Melissa missing Joan: Sudden death vs. long goodbye

I’ve been thinking a lot about how Melissa Rivers lost her mother, as a lot of my friends and clients have – suddenly, with no warning and no time to say goodbye. I’ve also been thinking of the way I lost mine – to Alzheimer’s Disease, slowly, over years, with plenty of time to say goodbye, and then plenty of time to say things but without understanding.

This is not a conversation it’s usual to have, as we all know two things – first, one way cannot really be better than the other as they each have their particular pains and graces, and second, we don’t get to choose. But perhaps we can comfort each other a bit by recognizing the small graces in each.

Melissa went from one day having the most vibrant, vivid, alive mother imaginable, to suddenly a gaping absence. I loved the report that she did have enough time to have a celebrity designer in to make the hospital room a fantasyland with lights and decorations her mother would have loved. I hope that’s true. Anything we can do to keep our loved one’s spirit alive we should do.

And then Melissa and Joan’s friends did that with a memorial service that reportedly rang with laughter and barbs. Who else would bring Howard Stern in as a eulogist?

Ours was different. I watched my funny (okay, not as funny as Joan… but who was?), smart, independent mother fade and glimmer out over eight years, more like ten as I look back now. She outlived her friends, and had retreated in her later years. So we planned the right memorial for her. My kids, my husband and I, along with our long time minister, sat alone in the church sanctuary on a Sunday afternoon. We sat in a circle that included a picture of her, and took a look at some of the things that told her story.

I’d found a poem on yellowed paper entitled “A Prayer for Courage,” and wondered out loud when in her life this had originated – when she left her hometown to venture into the wider world, when my father died at 34?  I asked one of the kids to read a letter she’d sent home to the family from college, and another to read a message she’d scrawled on the back of a deposit slip in purple ink: “One day you’re a peacock, the next day you’re a feather duster.” We told stories, chuckled, cried a little but not much. She would have loved it – a quiet, low key affair with a small guest list.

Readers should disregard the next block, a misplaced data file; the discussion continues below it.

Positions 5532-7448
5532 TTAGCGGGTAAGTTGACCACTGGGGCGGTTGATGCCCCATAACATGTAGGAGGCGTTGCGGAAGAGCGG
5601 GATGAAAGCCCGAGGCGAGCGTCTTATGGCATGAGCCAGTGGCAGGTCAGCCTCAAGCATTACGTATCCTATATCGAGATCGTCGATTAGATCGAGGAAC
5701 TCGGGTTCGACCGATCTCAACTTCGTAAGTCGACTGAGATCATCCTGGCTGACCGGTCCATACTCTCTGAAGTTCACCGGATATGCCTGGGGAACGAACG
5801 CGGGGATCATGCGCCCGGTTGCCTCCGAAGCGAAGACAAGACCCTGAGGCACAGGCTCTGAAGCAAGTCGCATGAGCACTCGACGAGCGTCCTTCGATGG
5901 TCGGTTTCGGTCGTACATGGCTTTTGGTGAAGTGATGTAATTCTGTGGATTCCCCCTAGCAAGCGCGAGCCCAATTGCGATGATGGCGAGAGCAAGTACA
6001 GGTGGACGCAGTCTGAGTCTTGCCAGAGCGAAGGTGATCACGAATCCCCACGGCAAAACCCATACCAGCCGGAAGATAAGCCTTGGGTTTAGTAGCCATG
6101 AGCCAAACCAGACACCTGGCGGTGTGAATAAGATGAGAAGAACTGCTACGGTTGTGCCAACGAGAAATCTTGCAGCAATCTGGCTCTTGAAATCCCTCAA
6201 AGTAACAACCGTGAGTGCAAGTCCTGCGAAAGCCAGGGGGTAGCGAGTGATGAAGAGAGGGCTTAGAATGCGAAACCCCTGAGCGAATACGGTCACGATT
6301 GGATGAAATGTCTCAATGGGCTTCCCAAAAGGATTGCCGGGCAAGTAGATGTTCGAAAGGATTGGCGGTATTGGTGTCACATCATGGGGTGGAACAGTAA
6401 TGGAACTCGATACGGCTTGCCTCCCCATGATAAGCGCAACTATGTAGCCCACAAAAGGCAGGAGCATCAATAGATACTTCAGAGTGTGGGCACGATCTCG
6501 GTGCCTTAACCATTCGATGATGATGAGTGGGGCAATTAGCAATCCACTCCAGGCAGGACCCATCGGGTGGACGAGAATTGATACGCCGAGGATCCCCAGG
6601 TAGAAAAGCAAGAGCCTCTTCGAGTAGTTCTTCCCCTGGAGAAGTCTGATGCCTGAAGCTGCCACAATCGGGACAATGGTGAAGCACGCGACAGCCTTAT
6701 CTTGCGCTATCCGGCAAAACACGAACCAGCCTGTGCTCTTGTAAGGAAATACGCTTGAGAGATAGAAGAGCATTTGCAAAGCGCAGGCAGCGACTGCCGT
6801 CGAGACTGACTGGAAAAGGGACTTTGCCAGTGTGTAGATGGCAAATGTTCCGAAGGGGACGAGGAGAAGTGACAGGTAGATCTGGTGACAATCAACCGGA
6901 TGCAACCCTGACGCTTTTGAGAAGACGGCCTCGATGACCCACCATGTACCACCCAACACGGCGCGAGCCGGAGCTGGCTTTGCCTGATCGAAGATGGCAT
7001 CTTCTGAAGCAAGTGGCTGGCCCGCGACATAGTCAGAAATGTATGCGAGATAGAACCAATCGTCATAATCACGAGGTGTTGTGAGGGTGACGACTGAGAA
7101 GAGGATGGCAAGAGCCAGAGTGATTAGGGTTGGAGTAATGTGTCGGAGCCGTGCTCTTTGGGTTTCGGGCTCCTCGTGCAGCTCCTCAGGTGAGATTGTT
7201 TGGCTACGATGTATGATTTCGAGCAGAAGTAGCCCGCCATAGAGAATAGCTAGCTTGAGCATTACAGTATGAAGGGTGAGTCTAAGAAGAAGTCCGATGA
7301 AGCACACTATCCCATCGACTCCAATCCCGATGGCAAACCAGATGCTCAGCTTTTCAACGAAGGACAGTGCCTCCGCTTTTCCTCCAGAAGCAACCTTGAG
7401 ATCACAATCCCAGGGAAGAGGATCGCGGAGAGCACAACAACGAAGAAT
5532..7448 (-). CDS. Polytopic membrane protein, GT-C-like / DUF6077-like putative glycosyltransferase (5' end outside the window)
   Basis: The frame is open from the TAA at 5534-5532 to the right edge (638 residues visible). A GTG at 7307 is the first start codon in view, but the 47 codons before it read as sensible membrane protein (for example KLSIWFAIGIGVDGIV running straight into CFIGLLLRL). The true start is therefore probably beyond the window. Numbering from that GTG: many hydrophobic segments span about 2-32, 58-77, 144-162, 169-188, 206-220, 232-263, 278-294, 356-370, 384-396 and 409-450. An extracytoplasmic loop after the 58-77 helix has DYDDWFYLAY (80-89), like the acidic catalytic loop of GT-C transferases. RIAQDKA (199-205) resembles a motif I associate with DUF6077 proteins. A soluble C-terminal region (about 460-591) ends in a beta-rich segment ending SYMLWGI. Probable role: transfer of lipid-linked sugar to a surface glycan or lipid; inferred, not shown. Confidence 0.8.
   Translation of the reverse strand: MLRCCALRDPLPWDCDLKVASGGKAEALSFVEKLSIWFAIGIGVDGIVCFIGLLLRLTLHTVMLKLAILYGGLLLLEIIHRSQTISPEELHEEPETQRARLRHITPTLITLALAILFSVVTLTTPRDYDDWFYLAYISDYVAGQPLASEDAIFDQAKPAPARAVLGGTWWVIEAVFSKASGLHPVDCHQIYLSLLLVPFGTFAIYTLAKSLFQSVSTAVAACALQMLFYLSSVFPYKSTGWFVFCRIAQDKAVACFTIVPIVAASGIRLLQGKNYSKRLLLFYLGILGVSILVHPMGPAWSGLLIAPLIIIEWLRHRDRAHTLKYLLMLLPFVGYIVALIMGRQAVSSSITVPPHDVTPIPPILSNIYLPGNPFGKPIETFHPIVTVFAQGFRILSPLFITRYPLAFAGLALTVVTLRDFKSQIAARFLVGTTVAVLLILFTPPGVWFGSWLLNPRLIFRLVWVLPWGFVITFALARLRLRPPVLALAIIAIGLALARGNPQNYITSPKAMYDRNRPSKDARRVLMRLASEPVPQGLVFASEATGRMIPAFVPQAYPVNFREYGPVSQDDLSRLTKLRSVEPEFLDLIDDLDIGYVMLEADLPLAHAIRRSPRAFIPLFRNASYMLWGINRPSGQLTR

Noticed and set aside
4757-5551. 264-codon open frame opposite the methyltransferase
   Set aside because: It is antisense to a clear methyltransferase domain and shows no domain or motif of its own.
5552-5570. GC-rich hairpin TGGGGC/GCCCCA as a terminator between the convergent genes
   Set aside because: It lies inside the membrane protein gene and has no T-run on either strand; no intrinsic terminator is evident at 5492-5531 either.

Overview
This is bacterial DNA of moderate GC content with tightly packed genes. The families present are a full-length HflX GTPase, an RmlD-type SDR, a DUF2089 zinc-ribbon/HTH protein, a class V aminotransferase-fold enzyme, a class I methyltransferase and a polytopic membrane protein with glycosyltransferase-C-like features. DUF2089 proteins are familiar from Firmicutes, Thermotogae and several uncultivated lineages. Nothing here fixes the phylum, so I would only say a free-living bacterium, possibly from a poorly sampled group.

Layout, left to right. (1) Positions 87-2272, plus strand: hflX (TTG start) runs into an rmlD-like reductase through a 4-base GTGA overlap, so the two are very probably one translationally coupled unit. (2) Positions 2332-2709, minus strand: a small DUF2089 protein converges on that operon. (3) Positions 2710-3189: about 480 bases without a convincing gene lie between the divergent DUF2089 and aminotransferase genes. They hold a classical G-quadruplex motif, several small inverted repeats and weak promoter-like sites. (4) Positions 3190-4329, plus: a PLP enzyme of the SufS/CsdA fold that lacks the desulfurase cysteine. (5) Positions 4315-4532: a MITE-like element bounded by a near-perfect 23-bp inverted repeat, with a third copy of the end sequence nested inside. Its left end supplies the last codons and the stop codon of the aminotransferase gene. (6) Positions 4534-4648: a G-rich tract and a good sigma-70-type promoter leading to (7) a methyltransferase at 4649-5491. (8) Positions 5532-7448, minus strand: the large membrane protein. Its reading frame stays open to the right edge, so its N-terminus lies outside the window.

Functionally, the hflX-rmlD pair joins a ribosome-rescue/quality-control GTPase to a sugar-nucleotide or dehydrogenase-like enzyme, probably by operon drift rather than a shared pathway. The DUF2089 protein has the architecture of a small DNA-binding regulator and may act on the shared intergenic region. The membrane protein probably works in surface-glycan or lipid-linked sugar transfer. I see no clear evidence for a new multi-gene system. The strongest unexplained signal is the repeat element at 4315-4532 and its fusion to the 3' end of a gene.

For those differences, Melissa and I have this in common – we are both only children, of mothers who were single for most of our lives. We owed a lot and gave a lot. Which was worse, and which was better, her sudden shock or my slow goodbye? Her vast, inclusive sendoff, or my small intimate one? Neither – as we just get what we get, we try to fit our response to their legacy.

Would it help Melissa to know that it was sort of a blessing that she didn’t have to watch her mother decline for years, relinquish her independence, suffer the indignities that come with a slow demise? Not at the moment probably, but over time, it may be a thought with some comfort in it.

Would it have helped me to lose my mom suddenly to avoid all of that? No, of course not. I wouldn’t have agreed to give her up any sooner than I had to, any more than Melissa would. It’s a good thing we are not called upon to decide.

So, maybe today Melissa would like part of my mom’s tattered poem, author unknown:

Make me braver. Life brings

such blinding things!

Help me to keep my sight,

Help me to see aright –

That out of dark, comes light.

 

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